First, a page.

Item is a single sheet of paper, folded to form four pages, excerpted from a diary or journal. The excerpt is a sample of shorthand notes taken by Thomas McCulloch relating to sermons. Language on the page is most likely Latin, except for the dates that McCulloch was recording.
Item is an inaugural lecture delivered by chemistry professor George Lawson at the opening of the third summer session of Dalhousie College's medical faculty. The lecture has been transcribed and published in pamphlet form.
Fonds consists of a book of literary quotations, a letter from Sir William Young to Judge Thompson and S.L. Shannon, a draft of a speech regarding Dalhousie College, a letter from William Young to his parents, and a letter to Charles Young from William.
File contains two inaugural addresses delivered by James DeMille at convocation ceremonies of Dalhousie College. The first inaugural address was delivered on November 4, 1873 and printed in Dalhousie Gazette, Vol. 6, No. 1 (November 15, 1873). The second inaugural address was delivered at convocation in 1878 and printed in Dalhousie Gazette, New series Vol. 4, No. 1 and No. 2 (November 23, 1878 and December 7, 1878).
Fonds consists of handwritten and printed sermons and lectures and an open letter to the Chancellor of the University of Halifax (1877). It also includes a convocation address (1870) and the order of service for Macdonald's funeral (1901).
Fonds consists of notes of lectures on logic delivered by James Ross at the Theological Seminary in Truro, Nova Scotia (1860-1861) and on Moral Philosophy at Dalhousie College (1863-1864), as well as certificates of attendance from the 1860s and a photograph of Thomas McCulloch and others.
The President's Address to the Freshman Class, Session 1931-32 (September 24, 1931); The Inauguration of Carleton W. Stanley as President of Dalhousie University (October 9, 1931); various President's addresses opening of sessions (1933-34, 1937-38 19
File contains the typed manuscript text of an undated address made (presumably in late 1941 or early 1942) by Kenneth Leslie, to "Mr. Chairman, [...] Archbishop Hovsepian, learned doctors, brave Captain [Jim] Chankalian, [and the] Armenian people". File addresses the Armenian cause and the Russian War Relief effort in the months following the Atlantic Charter.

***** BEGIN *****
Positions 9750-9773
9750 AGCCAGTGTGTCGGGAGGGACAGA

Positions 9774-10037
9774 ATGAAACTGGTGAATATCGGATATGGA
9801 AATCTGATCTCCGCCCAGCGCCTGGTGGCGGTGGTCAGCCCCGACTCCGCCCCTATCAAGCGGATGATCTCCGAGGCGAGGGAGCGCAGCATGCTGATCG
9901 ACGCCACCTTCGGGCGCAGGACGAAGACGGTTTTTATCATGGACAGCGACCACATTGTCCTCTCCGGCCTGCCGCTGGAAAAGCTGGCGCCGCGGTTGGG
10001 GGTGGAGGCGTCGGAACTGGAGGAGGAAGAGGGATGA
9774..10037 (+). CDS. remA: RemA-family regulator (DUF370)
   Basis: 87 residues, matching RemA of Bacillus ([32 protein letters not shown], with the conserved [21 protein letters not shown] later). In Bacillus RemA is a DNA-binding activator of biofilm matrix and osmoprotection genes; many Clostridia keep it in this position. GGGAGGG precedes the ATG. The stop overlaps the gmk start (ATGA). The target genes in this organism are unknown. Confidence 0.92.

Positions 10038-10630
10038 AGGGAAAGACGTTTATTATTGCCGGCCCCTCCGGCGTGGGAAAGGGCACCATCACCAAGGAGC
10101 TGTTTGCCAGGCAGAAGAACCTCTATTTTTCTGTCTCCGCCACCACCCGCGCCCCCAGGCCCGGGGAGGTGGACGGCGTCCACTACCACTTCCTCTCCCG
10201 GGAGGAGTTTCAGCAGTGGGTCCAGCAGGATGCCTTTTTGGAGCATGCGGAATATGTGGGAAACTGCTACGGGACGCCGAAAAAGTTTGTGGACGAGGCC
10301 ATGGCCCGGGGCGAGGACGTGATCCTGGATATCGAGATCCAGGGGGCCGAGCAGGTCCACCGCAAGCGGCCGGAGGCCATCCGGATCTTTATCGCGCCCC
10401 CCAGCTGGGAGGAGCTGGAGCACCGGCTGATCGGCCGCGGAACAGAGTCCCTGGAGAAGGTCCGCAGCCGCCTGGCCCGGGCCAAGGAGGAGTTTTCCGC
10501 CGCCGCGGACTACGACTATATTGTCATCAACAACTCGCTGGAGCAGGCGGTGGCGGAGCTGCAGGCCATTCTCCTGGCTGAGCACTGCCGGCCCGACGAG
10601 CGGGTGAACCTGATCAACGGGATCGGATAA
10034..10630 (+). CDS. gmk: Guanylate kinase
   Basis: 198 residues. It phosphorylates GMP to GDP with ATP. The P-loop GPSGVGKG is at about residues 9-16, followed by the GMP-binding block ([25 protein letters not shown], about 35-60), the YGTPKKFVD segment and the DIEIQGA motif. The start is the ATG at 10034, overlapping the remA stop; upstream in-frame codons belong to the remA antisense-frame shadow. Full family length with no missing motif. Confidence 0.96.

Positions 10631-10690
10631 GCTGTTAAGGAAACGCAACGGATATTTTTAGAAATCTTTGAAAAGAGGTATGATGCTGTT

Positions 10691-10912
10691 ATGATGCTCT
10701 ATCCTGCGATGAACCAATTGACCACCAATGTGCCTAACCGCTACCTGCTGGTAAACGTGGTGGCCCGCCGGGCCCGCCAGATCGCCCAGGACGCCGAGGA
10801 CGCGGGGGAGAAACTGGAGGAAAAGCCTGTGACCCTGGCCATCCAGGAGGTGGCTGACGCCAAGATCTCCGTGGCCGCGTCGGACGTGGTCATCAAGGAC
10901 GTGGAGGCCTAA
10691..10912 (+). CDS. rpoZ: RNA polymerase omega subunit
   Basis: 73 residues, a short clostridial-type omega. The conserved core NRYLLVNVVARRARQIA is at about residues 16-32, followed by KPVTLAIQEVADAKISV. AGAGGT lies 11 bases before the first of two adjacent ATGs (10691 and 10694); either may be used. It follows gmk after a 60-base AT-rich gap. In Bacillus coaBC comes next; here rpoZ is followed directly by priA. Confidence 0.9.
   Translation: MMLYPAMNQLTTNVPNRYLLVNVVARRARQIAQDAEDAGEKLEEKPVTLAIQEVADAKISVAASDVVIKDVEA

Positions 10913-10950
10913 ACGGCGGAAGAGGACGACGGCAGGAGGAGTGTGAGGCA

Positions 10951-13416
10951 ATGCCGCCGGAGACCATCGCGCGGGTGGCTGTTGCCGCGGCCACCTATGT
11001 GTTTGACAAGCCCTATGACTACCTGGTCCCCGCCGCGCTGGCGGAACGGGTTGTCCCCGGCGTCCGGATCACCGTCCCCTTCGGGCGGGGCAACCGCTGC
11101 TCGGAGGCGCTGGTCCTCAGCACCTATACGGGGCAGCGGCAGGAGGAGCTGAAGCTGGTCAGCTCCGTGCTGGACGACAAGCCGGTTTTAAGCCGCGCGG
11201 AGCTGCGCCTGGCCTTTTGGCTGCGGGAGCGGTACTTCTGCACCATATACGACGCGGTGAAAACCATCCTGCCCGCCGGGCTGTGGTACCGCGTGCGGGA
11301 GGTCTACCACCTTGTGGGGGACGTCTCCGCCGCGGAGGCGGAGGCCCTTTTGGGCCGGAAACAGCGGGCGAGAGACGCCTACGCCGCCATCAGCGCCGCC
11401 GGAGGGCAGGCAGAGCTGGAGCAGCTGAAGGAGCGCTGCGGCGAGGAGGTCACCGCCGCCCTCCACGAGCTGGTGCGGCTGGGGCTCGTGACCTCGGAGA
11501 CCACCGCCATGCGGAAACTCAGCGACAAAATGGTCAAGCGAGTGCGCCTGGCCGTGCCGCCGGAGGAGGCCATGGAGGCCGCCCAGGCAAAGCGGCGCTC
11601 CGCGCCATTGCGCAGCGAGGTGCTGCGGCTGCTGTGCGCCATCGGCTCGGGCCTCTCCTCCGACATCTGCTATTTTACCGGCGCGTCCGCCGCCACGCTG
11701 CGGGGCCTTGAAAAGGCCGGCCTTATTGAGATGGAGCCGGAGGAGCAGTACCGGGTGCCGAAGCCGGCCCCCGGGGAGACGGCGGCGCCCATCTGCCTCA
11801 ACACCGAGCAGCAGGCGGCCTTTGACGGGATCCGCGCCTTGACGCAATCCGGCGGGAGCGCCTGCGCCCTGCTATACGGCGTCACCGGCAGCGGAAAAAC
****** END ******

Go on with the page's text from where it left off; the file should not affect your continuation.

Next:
File contains an undated, untitled fragment (lacking the first of seven pages) of a sermon delivered by Kenneth Leslie at Abyssinian Baptist Church, Harlem, New York. The sermon was likely given October 24th, 1943, entitled "God -- Empty Church", a later version of which appeared in the December 1943 issue of The Protestant. File addresses the threat posed by both the Papacy and Martin Luther to the Baptists, stating that Luther was not "for the people" and that "Baptists ... were massacred with the people by both Luther and the Pope". File expresses the notion that since the success of the Russian Revolution and communism, "the opportunity for free religion is here, [...as] religion has not, nor can be free under capitalism". File also addresses the role in Leslie's 'The Protestant' (The pastor of Abyssinian Baptist Church, Adam Clayton Powell, Jr., was serving on the editorial board of 'The Protestant' at this time) in ensuring the opportunity for free religion in a American capitalist socioeconomic system that prevents it.
Fonds consists of a typescript of law lectures given by George F. Curtis at Dalhousie University in January 1939. Fonds also contains correspondence pertaining to meetings held in 1945 in the Maritimes and British Columbia to discuss the establishment of a world court for permanent peace.
Collection contains seventy-seven glass plate lantern slides created by Byron Ulric Hatfield in Nova Scotia during the early twentieth century. Hatfield took photographs of coastal landscapes, churches and other buildings, and people working and in social settings. He also photographed published illustrations of Acadian life, including several illustrations of scenes from Henry Wadsworth Longfellow's epic poem "Evangeline: A Tale of Acadie." Hatfield developed his own photographs and created "magic lantern" slides to use in an illustrated lecture titled "The Land of Evangeline: The Land of Romance, Legend, and Picturesque Beauty." He gave lectures in various locations throughout the eastern United States.
This file contains a 7 pages speech by Melville Cumming on September 16, 1957 address delivered on the occasion of the official opening of the men’s residence, and the naming of Cumming Hall, Harlow Institute, and Trueman House.